Veiled Saudi women talk on their BlackBerry phones at a shopping mall in Riyadh
Women in Saudi Arabia were recently afforded the right to work as hotel chefs. Above, veiled Saudi women are shown talking on cellphones at a shopping mall in Riyadh, Aug. 5, 2010. REUTERS

Saudi Arabian women are slated to come out in protest of the fatwa -- or religious decree -- forbidding women from driving this Friday.

The decree has sparked a major debate in the Muslim world, as many theologians argue there is no evidence in the Qur'an that female drivers are haram, or sinful.

Behind the protest is the proponent for the Saudi woman's right to get behind the wheel: Manal al-Sharif, who was jailed for a little over a week after she posted a YouTube video of herself driving a car and discussing why the Saudi government should legalize driving.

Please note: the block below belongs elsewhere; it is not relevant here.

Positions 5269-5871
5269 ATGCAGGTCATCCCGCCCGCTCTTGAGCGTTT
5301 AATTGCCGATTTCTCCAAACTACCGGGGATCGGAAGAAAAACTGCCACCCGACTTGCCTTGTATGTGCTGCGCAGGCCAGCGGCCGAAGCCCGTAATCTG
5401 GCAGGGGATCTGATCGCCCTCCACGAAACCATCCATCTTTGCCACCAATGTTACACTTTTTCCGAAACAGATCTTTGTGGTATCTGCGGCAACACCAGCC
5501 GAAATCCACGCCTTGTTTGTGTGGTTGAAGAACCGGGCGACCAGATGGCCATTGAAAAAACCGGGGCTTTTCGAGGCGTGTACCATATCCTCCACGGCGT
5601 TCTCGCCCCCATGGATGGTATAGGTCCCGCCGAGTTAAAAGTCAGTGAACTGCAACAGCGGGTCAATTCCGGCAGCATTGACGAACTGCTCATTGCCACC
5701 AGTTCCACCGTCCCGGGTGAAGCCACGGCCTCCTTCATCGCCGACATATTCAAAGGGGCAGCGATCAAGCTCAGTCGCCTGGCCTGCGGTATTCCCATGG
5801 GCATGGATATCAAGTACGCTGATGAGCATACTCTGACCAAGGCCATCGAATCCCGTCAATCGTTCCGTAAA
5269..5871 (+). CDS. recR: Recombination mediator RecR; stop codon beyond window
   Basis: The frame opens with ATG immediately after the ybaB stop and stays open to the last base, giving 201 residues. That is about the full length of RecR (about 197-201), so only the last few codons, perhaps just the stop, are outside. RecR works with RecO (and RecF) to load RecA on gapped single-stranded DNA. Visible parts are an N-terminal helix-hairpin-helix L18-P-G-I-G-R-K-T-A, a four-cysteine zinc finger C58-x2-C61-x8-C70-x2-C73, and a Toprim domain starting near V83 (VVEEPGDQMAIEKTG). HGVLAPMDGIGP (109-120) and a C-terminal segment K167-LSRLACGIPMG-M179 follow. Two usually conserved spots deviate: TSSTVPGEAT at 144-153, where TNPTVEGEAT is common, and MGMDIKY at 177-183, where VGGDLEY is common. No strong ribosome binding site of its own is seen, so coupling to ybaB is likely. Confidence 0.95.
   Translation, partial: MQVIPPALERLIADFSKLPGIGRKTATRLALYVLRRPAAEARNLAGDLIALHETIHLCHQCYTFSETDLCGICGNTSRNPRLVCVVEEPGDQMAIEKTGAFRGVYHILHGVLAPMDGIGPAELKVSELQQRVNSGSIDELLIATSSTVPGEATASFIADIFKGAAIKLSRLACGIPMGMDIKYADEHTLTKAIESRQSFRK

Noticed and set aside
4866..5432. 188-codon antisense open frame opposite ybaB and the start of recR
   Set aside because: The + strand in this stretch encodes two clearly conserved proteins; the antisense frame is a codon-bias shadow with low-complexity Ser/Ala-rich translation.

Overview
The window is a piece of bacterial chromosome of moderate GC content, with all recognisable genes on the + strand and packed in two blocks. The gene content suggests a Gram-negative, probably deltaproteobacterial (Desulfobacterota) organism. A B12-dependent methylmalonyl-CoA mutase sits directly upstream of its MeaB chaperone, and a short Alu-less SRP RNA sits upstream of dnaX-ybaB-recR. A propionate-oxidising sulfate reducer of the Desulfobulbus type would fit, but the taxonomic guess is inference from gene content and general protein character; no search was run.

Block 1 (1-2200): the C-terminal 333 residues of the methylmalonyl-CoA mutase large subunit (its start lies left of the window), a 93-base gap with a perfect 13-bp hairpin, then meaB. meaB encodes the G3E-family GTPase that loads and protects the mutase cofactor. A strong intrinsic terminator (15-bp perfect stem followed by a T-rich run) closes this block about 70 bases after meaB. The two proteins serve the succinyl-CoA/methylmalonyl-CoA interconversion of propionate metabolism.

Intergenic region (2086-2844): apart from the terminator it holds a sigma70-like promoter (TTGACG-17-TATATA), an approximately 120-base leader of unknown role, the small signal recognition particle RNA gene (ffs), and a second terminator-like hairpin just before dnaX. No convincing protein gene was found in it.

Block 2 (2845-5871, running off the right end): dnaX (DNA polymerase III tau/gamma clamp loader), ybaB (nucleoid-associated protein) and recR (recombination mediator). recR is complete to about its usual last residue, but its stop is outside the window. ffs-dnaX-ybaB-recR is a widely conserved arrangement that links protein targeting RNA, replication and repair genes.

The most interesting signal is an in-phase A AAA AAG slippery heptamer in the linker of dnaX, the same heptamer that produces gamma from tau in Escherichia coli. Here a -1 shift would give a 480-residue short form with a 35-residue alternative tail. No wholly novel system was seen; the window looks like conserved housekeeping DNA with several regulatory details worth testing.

Not all of us live luxurious lives and are spoilt like queens and have drivers, she said in the video.

What if there's an emergency, what's a woman to do, she said, noting that if a woman's husband has a heart attack, she sometimes has no way to get him to the hospital.

Women are ignorant and illiterate when it comes to driving. You'll find a woman with a PhD, a professor at a college, and she doesn't know how to drive.

Al-Sharif also explained that it is sometimes unsafe for an unmarried woman to ride with a cabby or chauffeur.

Earlier this month, a Saudi woman was raped by her chauffeur.

In the fashion of most movements in the Arab spring, Al-Sharif is advertising for her automotive women's rights movement via social media sites like Twitter.